The Heroes or Greek Fairy Tales for my Children

Page: 81

‘Ah, poor souls!’ said the stranger. ‘Well for them that I looked back and saw them! And well for me too, for I shall have the more guests at my feast. Wait awhile till I go down and call them, and we will eat and drink together the livelong night. Happy am I, to whom Heaven sends so many guests at once!’

And he ran back down the hill, waving his hand and shouting, to the merchants, while Theseus went slowly up the steep pass.

But as he went up he met an aged man, who had been gathering drift-wood in the torrent-bed. He had laid down his faggot in the road, and was trying to lift it again to his shoulder. And when he saw Theseus, he called to him, and said—

‘O fair youth, help me up with my burden, for my limbs are stiff and weak with years.’

Then Theseus lifted the burden on his back. And the old man blest him, and then looked earnestly upon him, and said—

‘Who are you, fair youth, and wherefore travel you this doleful road?’

‘Who I am my parents know; but I travel this doleful road because I have been invited by a hospitable man, who promises to feast me, and to make me sleep upon I know not what wondrous bed.’

Then the old man clapped his hands together and cried—

‘O house of Hades, man-devouring! will thy maw never be full? Know, fair youth, that you are going to torment and to death, for he who met you (I will requite your kindness by another) is a robber and a murderer of men. Whatsoever stranger he meets he entices him hither to death; and as for this bed of which he speaks, truly it fits all comers, yet none ever rose alive off it save me.’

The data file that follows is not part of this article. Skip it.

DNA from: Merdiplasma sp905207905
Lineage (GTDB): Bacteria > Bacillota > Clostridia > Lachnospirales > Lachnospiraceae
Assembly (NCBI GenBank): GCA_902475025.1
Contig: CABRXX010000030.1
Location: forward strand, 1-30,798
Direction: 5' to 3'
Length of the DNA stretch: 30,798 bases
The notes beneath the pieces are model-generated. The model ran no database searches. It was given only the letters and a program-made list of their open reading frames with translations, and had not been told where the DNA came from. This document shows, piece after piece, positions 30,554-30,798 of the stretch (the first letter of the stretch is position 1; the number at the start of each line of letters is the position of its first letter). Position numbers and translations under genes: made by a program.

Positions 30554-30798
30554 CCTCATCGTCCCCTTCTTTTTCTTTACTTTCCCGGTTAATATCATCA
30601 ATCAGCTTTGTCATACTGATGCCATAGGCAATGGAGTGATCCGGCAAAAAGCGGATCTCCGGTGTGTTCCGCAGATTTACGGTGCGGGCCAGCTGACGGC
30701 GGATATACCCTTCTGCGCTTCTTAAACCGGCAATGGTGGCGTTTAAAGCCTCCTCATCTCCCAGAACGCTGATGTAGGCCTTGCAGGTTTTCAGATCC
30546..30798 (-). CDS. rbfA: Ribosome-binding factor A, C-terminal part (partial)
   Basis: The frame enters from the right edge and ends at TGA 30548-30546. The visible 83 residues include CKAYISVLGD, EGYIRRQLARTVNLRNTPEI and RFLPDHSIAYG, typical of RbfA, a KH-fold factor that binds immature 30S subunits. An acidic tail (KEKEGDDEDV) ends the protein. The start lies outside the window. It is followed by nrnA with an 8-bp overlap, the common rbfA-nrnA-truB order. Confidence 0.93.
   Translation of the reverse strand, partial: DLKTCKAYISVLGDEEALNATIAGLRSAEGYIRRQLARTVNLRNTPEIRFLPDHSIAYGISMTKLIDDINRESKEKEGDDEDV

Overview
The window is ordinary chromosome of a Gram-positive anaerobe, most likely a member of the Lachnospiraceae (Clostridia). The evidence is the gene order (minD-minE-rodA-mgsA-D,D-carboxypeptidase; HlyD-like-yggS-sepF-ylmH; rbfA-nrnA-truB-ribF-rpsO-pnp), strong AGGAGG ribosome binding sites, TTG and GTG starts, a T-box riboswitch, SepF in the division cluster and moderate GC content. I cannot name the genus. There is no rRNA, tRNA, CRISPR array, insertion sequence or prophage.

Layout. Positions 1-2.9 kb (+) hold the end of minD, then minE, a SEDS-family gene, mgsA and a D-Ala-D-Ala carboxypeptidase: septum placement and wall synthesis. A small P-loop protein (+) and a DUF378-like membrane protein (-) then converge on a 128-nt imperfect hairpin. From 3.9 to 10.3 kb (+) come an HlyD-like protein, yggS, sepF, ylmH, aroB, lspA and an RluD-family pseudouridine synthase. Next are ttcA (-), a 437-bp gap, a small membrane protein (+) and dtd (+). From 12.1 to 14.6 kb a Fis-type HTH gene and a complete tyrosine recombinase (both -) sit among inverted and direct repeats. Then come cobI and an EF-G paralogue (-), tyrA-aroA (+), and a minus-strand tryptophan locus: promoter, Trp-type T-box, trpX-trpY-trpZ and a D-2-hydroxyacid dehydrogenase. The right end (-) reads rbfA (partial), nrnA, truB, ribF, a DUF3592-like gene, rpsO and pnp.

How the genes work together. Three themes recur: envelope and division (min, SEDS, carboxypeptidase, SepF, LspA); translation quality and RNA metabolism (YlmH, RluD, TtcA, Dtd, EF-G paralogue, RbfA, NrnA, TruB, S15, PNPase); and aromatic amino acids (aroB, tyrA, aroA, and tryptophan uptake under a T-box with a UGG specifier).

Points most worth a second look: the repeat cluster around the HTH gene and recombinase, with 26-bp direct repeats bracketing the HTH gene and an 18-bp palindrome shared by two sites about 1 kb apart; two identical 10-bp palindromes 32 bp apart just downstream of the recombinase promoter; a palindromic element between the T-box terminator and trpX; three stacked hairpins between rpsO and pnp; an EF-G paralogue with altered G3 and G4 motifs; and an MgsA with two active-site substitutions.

‘Why?’ asked Theseus, astonished.

‘Because, if a man be too tall for it, he lops his limbs till they be short enough, and if he be too short, he stretches his limbs till they be long enough: but me only he spared, seven weary years agone; for I alone of all fitted his bed exactly, so he spared me, and made me his slave. And once I was a wealthy merchant, and dwelt in brazen-gated Thebes; but now I hew wood and draw water for him, the torment of all mortal men.’

Then Theseus said nothing; but he ground his teeth together.

‘Escape, then,’ said the old man, ‘for he will have no pity on thy youth. But yesterday he brought up hither a young man and a maiden, and fitted them upon his bed; and the young man’s hands and feet he cut off, but the maiden’s limbs he stretched until she died, and so both perished miserably—but I am tired of weeping over the slain. And therefore he is called Procrustes the stretcher, though his father called him Damastes. Flee from him: yet whither will you flee? The cliffs are steep, and who can climb them? and there is no other road.’